1,200 Irish citizenship applications processed through new online system
Some 24,000 applications still being processed as backlog continues
Some 1,200 people have become Irish citizens in the past 10 weeks. File photograph: Frank Miller
Some 1,200 people have become Irish citizens in the past 10 weeks through a temporary online naturalisation process introduced in January to clear the backlog of applications.
The Department of Justice announced on Friday it had contacted 4,000 people in the final stages of naturalisation since January to offer them the chance to complete this process by signing a statutory declaration of loyalty rather than attending a citizenship ceremony. Most of these had been awaiting a decision on their citizenship application for 2½ years, according to the department.
While the Government has met its commitment of contacting 4,000 people, Friday’s figures show just 30 per cent (1,200) of these have actually completed the process of becoming Irish citizens. The top five nationalities to be issued their certificates since January were people who came from the United Kingdom, Poland, India, Romania and Nigeria.
Minister for Justice Helen McEntee said on Friday another 1,159 people had returned the signed statutory declarations and would receive their certificates of naturalisation “in the coming weeks”.
Despite the introduction of the online processing system to deal with a backlog in applications, the number of people waiting for their citizenship to be processed remains very high. Some 24,000 are currently waiting for the process to be completed, up from 23,187 in October 2020.
The decision to suspend in-person Irish citizenship ceremonies because of Covid-19 restrictions, combined with legal disruptions during 2019, has resulted in an ongoing backlog of applications.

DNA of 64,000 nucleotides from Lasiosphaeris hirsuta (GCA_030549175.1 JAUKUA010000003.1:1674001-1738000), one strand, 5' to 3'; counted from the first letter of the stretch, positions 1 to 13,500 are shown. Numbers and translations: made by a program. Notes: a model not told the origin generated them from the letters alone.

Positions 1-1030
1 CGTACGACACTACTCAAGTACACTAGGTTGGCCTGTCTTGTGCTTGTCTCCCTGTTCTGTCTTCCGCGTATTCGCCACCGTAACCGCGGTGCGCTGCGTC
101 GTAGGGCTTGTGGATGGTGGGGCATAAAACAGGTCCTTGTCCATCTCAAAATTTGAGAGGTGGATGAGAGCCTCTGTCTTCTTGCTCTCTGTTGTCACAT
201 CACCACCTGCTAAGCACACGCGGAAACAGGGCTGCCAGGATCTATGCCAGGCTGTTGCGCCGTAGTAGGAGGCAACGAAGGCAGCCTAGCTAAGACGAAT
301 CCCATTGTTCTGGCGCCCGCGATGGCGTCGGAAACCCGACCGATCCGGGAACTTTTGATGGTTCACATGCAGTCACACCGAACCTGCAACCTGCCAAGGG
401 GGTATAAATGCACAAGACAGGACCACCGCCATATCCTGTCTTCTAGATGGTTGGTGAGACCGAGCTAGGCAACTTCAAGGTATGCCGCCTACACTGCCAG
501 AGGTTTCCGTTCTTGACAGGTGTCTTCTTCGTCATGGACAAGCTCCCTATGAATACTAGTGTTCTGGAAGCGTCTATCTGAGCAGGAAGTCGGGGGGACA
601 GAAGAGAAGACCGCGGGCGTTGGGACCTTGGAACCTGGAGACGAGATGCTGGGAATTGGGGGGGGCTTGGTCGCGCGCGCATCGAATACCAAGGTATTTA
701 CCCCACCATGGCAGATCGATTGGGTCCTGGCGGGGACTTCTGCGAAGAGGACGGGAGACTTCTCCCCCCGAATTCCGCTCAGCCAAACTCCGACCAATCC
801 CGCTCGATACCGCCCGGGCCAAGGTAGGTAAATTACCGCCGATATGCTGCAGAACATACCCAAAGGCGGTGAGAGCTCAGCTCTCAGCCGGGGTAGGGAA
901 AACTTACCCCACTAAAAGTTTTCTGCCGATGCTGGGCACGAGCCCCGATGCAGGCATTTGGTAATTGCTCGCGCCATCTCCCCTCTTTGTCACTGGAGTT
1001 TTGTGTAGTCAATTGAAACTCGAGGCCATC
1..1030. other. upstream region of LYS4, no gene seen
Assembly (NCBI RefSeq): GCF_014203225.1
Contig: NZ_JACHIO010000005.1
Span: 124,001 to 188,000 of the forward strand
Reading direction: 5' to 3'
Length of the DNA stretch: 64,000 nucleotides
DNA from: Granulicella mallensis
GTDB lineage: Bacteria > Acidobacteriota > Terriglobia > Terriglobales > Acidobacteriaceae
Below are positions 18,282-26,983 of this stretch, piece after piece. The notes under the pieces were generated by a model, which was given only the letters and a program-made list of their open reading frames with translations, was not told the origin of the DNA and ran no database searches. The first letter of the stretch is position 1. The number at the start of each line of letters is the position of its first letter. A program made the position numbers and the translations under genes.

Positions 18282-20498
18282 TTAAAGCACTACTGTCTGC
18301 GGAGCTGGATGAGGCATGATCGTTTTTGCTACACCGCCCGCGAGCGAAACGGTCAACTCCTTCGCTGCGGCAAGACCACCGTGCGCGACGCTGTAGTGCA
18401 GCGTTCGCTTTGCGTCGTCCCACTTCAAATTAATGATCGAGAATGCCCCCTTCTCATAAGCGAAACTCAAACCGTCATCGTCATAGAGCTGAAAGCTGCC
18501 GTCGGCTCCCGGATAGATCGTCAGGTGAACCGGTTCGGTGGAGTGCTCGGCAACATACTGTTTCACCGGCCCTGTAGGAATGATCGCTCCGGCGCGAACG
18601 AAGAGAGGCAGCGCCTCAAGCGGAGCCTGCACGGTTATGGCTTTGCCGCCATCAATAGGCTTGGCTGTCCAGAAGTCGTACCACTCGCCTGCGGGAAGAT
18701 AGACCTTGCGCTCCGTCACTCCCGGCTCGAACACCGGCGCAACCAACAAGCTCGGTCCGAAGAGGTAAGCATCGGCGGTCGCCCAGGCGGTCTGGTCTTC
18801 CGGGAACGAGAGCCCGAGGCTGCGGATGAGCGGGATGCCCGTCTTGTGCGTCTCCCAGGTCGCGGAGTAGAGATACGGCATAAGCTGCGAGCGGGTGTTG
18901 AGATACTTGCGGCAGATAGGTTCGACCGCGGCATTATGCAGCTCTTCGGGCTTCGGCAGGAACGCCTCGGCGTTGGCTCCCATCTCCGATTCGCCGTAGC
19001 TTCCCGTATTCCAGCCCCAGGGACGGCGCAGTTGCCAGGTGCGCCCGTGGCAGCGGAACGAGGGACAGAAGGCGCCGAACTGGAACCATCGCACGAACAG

The department said it aims to process “standard applications” within 12 months but that “for a broad range of reasons, some cases will take longer than others to process”.
Non-EU frontline healthcare workers in Irish hospitals and care homes have repeatedly called in recent months for their applications to be fast-tracked in recognition of their work during the pandemic. Ms McEntee said on Friday that the 1,200 people to become Irish citizens in recent weeks included frontline workers but did not specify how many of those naturalised worked in health services.
She also said a further 2,500 people, who have also been waiting two years, would be given the chance to sign a statutory application by the end of June, bringing to 6,500 the total number of people contacted to complete the process.
She said a “virtual celebration” would take place at the end of April to give Ireland’s newest citizens an opportunity to “properly celebrate in the company of other new citizens”. In-person ceremonies have been provisionally scheduled to resume in December 2021, subject to health and safety measures.
A new e-vetting system has also launched this week to replace the manual Garda vetting process as part of measures to improve processing times for all applicants, said the Minister. Applicants will now complete the vetting process online and submit the result directly to the citizenship team to “enable timely processing of their application”, she said.